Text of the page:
[Column] Combined air defense is needed

Home > Opinion > Columns

print dictionary print

[Column] Combined air defense is needed

Kwon Myung-kook
The author, Korean Air Force major general (Ret.), is a former Air Defense Artillery commander.

Five unmanned aerial vehicles from North Korea flew across the border on Dec. 26 and roamed around Seoul, Paju and Ganghwa Island off the capital region for five hours. The South Korean military failed to shoot down any. Military authorities apologized for failing to shoot down the drones due to concerns about public safety and vowed to quickly attain the necessary assets to prevent such a mishap. South Korea spends a lot of money to defend the country, which is technically at war with North Korea. And yet the military could not fully employ our military assets because it worried about civilian damage.

Air defense operations refer to an entire process ranging from detecting and identifying hostile aerial attacks — manned or unmanned — and enemy missiles in air space to issuing warnings and firing ground-to-air missiles to protect public safety. Authorities must carry out a thorough examination of our military command structure, our capabilities, forces and troops and their readiness against various air threats. Then they must take necessary steps after the failure to shoot down the drones. No progress will be made if it only upgrades weapons systems like the last time a North Korean drone infiltration was identified in 2014.

Air defense systems can only work in a unified command structure that can immediately issue an order to active and reserve forces on land, sea and in the air upon discovering an aerial or missile threat from the enemy. They must mobilize all available resources, including top-caliber assets of U.S. troops in Korea, as time cannot be wasted under such contingency.

The South Korean air defense command was transferred from the Army to the Air Force in 1991. But the defense system in three-dimensional air space is still being operated by divisions of the military in a two-dimensional structure. This restricts a comprehensive operation of ground, sea, and air artilleries in the same area.

The joint air defense command responsible for training in the essentials and devising a common operation manual was disbanded. As a result, it has become difficult to make a comprehensive decision by weighing the artillery use system, checking redundancy in missions and efficacies in operation. Since the Army, Navy and Air Force apply their own rule books and protocol for their military missions and seek independent weapons systems, budgetary waste is also inevitable.

Missile defense has become the primary focus of air defense systems since the missile threat from North Korea rose from 2017. The Air Force changed the name of the air defense command to missile defense command and relatively neglected defense against manned and unmanned aerial vehicles.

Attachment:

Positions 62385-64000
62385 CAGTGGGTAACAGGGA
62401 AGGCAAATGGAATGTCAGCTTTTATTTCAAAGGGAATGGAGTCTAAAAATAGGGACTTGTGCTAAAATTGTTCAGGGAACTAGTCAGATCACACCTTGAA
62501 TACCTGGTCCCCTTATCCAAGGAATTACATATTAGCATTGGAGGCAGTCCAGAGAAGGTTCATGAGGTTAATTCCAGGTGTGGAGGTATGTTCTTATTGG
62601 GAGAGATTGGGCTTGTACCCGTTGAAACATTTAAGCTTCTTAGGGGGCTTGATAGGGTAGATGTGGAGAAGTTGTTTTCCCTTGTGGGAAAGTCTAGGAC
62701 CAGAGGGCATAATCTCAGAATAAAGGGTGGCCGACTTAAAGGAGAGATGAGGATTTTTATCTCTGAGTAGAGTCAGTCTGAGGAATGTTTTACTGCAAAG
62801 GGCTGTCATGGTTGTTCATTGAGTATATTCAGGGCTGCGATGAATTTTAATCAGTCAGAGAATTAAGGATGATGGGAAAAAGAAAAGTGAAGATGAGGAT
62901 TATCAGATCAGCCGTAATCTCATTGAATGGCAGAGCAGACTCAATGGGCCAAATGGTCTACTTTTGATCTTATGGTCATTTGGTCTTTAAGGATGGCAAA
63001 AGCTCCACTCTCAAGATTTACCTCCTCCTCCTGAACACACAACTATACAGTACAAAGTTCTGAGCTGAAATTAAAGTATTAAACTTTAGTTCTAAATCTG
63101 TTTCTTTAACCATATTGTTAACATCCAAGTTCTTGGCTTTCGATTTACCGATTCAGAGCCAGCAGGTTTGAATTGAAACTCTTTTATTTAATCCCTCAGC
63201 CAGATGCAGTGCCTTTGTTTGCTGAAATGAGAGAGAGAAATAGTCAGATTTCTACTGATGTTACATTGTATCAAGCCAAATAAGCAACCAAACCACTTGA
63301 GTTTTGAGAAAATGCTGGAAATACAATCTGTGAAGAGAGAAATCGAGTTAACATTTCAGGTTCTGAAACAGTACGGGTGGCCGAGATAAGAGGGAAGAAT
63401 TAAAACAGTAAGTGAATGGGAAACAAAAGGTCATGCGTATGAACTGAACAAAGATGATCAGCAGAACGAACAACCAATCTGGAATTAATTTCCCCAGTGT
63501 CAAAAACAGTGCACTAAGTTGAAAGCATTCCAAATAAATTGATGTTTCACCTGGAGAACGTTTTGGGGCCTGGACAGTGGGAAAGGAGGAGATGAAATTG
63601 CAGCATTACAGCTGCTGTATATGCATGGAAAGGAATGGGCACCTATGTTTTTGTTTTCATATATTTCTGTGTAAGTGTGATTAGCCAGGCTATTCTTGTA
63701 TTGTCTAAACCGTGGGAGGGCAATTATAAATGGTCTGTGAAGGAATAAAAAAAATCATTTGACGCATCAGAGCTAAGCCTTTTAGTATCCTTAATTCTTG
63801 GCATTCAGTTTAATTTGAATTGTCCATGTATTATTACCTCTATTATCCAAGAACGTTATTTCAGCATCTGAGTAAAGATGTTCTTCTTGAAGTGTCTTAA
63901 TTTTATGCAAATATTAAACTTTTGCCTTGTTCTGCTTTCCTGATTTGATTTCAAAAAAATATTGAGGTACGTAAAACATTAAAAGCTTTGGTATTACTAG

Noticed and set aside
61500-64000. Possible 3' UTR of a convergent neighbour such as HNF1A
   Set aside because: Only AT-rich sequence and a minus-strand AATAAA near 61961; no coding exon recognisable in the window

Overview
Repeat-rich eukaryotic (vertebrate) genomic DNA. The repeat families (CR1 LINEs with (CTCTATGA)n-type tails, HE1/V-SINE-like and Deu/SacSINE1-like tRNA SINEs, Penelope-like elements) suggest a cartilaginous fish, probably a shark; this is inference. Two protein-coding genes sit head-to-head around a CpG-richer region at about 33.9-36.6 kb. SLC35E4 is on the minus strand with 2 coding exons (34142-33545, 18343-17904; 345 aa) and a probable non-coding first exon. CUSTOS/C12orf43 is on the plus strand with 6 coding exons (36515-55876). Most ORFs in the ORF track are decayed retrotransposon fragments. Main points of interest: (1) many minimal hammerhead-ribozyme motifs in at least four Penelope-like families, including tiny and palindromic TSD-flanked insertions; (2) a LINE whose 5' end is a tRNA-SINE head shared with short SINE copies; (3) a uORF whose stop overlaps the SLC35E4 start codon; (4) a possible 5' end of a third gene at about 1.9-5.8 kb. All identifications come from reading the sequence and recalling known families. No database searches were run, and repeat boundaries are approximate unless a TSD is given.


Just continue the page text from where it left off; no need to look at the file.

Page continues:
Since the inter-Korean military agreement on Sept. 19, 2018, drills around the border areas against manned and unmanned aircraft have been restricted, undermining the skills of soldiers handling air defense artillery while their conscription period had been shortened.

To solve these problems, the air defense brigade in the Army and the missile defense command in the Air Force should come under one command, except for the air defense units of each division in charge of area defense. In the longer-run, all the air defense artillery assets across the country should be united under the Korea-U.S. joint command.

As in the past when the South Korean military got hold of an Antonov An-2 North Korea aircraft to train soldiers against drone attacks from the enemy, our military authorities must secure North Korean drone types through various channels for training.

Instead of responding to unmanned aerial vehicles through our weapons system, training must become regular and the command system must be unified to maximize our capabilities to defend against drone attacks. Soldier vigilance must be kept up through regular emergency training, equipment management, and check on sudden readiness.

We must not forget from history that danger can arrive when war is forgotten during peacetime. We must not repeat the foolishness of taking makeshift measures after problems occur. The national air defense system must be revamped for a fundamental response.

The president should launch a national review committee to study the fundamental problems in the three-decade-old air defense system before it is too late.

Translation by the Korea JoongAng Daily staff.
Log in to Twitter or Facebook account to connect
with the Korea JoongAng Daily
help-image Social comment?
lock icon

To write comments, please log in to one of the accounts.

Standards Board Policy (0/250자)